By Craig Whitlock
Washington Post Staff Writer
Thursday, December 16, 2010; 8:05 AM
An official push to rehabilitate the reputation of a long-deceased Air Force general has hit a wall in the Senate, where some of the most influential names in U.S. foreign policy are tangling, once again, over fateful decisions from the Vietnam War.
After years of trying, the family of Gen. John D. Lavelle thought it had achieved a breakthrough in August, when the White House formally asked the Senate to restore his honor, 38 years after the four-star commander was fired and demoted in rank to major general for allegedly ordering rogue bombings of North Vietnam.
Lawmakers on both sides of the aisle said they were sympathetic to the family's argument - that the bombings were carried out on secret orders from the chain of command, all the way up to President Richard M. Nixon - and pledged prompt action.
But the Lavelle case has now bogged down on Capitol Hill. And unless the Senate acts in the waning moments of its lame-duck session, the general's ailing 92-year-old widow and children fear that their efforts to clear his name will fail.
"Neither the Lavelle children nor my firm are going to permit a second injustice to be suffered by General and Mrs. Lavelle in the Senate Armed Services Committee," said Patrick A. Casey, a lawyer representing the general's family. "The staff has been given the truth; we expect a public vote while Mrs. Lavelle is alive."
Standing in the general's corner are the Obama administration, the Pentagon, the Air Force and a former CIA director who once sided against him. Also expressing sympathy: a president's uncensored voice from the grave.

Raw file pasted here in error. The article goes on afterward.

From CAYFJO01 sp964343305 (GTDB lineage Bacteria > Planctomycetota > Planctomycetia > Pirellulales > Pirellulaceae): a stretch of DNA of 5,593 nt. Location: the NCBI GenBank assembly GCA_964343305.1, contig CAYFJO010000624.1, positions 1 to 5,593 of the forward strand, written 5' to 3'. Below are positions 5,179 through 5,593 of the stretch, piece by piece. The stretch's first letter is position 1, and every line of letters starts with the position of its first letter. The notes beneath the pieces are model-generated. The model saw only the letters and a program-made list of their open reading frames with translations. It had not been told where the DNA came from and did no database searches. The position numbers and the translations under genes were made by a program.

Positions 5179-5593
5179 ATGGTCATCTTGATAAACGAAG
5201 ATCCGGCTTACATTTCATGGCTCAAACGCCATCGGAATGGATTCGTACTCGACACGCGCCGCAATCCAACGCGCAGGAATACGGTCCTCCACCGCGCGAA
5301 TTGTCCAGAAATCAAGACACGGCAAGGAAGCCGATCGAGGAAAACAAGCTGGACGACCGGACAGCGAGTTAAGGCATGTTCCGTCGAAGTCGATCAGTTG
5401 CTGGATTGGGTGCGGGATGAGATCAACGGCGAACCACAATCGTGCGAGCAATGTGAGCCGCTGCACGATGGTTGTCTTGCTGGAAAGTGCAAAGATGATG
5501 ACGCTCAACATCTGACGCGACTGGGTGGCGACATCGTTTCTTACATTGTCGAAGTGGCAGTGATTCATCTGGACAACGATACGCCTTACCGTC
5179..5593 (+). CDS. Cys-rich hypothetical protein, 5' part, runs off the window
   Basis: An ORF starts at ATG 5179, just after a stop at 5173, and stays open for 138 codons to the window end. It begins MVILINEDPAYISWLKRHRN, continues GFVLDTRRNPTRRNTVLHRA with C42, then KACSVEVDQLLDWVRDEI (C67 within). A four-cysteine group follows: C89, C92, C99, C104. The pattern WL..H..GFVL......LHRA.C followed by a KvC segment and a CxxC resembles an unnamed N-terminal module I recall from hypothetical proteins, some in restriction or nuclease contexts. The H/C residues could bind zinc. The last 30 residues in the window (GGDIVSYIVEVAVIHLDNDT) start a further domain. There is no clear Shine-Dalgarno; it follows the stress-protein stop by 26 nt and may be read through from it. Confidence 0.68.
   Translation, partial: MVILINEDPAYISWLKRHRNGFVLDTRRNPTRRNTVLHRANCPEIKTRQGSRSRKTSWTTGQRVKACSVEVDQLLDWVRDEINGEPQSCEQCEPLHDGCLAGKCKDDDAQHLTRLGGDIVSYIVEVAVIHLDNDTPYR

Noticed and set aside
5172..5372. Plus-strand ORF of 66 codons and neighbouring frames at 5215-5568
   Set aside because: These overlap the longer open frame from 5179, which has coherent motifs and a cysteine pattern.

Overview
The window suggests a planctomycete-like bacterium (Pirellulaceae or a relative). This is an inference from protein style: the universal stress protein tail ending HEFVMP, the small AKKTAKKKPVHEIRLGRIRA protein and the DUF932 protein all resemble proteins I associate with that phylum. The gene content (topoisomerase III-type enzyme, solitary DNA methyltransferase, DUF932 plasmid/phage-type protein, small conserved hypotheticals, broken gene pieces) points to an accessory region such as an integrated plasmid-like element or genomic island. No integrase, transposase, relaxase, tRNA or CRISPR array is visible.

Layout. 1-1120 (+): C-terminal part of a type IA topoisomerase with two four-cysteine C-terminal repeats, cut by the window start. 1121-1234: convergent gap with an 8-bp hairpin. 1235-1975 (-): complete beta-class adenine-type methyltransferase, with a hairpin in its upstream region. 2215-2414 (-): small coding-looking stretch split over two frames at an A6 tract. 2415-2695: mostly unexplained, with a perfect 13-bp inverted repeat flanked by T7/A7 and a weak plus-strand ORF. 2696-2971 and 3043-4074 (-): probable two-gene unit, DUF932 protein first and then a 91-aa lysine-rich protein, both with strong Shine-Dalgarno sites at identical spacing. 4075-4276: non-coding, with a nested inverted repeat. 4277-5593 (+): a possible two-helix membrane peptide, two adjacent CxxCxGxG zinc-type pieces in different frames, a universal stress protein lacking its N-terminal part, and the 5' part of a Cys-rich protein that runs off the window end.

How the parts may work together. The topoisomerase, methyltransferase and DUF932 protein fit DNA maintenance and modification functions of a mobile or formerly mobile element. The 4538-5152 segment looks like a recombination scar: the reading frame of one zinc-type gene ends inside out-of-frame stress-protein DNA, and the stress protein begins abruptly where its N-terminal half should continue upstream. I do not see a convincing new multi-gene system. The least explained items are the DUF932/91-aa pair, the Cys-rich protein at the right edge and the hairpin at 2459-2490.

(Listen to the Nixon/Kissinger tapes)
In a series of Oval Office conversations that he secretly recorded, Nixon can be heard lamenting to his aides how Lavelle was unfairly taking the blame for the bombings.
"It's just a hell of a damn. And it's a bad rap for him, Henry," Nixon told his national security adviser, Henry A. Kissinger, on June 14, 1972. "Can we do anything now to stop this damn thing?"
"All of this goddamn crap about Lavelle!" Nixon shouted four months later to Gen. Alexander M. Haig Jr. "All he did was hit the goddamn SAM [surface-to-air missile] sites and military targets."
Lavelle's case, however, has run into resistance from key Nixon-era figures, including Kissinger and a former Senate staffer who was instrumental in sanctioning the general four decades ago. They have argued that Nixon's comments are being distorted and that he did not give orders for the bombings in question.
The result is that the case has stalled in the Senate Armed Services Committee and may not come up for a vote, according to sources directly involved in the matter. If the Senate fails to act before the end of its lame-duck session this month, Lavelle's posthumous promotion will be kicked back to the White House.